Conservative critics hate Dunham as much as ever. After she starred in an ad comparing voting for President Obama to losing one’s virginity, a Minnesota Republican accused her of being in league with Obama and Satan. For conservatives, it doesn’t get much worse than being in cahoots with Obama.

But on the more recent Dunham scandal, The National Review published an article about the evils of her childhood escapades and vaginal discoveries. Author Kevin D. Williamson writes…

“Dunham’s writing often is unclear (willfully so, it seems), but the context here — Grace has overheard her older sister asking whether her baby sister has a uterus — and Grace’s satisfaction with her prank suggest that Grace was expecting her older sister to go poking around in her genitals and inserted the pebbles in expectation of it. Grace is around one year old at the time of these events. There is no non-horrific interpretation of this episode.”

Um… it’s a joke? Dunham made a joke at the end of a weird story. Pretty non-horrific.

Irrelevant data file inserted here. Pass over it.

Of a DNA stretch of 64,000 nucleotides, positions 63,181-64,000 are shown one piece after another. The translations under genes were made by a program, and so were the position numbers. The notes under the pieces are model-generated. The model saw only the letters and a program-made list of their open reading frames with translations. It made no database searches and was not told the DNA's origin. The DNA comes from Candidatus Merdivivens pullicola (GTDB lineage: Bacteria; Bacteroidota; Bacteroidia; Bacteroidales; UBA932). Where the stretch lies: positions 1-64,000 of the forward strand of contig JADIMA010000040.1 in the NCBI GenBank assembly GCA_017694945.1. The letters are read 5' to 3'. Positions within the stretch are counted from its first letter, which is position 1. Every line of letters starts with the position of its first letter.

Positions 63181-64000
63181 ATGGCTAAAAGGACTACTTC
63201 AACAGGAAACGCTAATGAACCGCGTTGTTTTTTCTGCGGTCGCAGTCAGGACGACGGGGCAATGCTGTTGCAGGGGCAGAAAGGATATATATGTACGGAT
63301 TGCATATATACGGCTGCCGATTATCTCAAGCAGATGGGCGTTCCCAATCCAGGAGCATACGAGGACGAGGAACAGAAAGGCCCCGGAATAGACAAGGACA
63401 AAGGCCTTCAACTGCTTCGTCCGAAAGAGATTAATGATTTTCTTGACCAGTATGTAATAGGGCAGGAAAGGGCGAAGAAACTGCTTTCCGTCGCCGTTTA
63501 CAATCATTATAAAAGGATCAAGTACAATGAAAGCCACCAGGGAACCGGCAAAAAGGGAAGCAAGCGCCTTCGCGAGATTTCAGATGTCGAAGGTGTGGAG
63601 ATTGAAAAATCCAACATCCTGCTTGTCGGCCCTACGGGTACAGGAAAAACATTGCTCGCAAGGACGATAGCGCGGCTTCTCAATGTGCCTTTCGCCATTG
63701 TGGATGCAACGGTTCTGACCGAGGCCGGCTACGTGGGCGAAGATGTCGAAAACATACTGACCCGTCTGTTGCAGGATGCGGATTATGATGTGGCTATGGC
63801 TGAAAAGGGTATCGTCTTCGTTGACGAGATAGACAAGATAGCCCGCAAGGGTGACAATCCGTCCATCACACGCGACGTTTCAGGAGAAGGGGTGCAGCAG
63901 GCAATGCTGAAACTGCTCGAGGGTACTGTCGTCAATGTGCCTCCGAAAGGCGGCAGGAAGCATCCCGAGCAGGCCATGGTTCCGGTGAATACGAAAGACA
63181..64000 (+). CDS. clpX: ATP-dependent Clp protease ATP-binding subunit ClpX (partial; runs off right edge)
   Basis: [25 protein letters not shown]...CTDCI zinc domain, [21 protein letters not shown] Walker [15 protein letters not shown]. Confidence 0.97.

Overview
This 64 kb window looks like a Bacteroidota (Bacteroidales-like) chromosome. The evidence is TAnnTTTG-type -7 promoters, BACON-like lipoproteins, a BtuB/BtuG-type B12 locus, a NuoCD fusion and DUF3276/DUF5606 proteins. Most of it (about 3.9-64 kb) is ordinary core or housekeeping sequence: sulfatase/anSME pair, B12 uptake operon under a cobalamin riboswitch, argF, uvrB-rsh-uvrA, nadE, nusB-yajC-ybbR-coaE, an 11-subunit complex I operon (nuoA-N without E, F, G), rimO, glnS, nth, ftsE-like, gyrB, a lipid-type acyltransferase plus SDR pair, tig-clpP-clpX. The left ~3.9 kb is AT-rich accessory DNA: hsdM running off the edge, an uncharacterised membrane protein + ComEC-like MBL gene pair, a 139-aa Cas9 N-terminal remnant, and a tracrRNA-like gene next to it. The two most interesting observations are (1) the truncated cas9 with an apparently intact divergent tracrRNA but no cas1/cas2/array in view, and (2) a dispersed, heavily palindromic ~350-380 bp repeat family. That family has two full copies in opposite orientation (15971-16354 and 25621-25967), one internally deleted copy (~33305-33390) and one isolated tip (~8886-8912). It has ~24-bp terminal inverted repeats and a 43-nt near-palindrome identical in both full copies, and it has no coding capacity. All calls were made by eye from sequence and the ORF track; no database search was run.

Unlike this dress!

Unlike this dress!

But Williamson has other problems. He accuses her family of coddling her (fair), says she’s crude (also fair), says she’s overprivileged and vain and narcissistic (Justin, you’re supposed to defend!). Um… ah, here we go… Williamson claims Dunham has a degree from a school that doesn’t know “the difference between ‘nauseous’ and ‘nauseated.'” There’s a difference in the original Latin, but language evolves and dictionaries no longer distinguish between the two. So… there’s that.

Urp... was thinking about vaginal pebbles...

Urp… was thinking about that turquoise floral print…

Williamson also maligns that Dunham didn’t make her rapist a character in her book. Apparently, her rapist isn’t treated fairly. Talk about nauseating.

But those are conservative analysts. They’ve disliked Dunham since she rose to liberal stardom. More shocking is the vitriol received from liberals and feminists.

The Twitter pile-on was swift. Ex-followers compared her vaginal pebble anecdote to child predacity. “Creepy.” “Not normal.” A “self-promoter.” “Full of herself.” A girl who needs to “sit the f–k down and learn something.” ​She was told to “get some boundaries.” To “stop being weird.” Her story was, as one blogger put it, “best kept in the confines of your family kitchen over Thanksgiving.”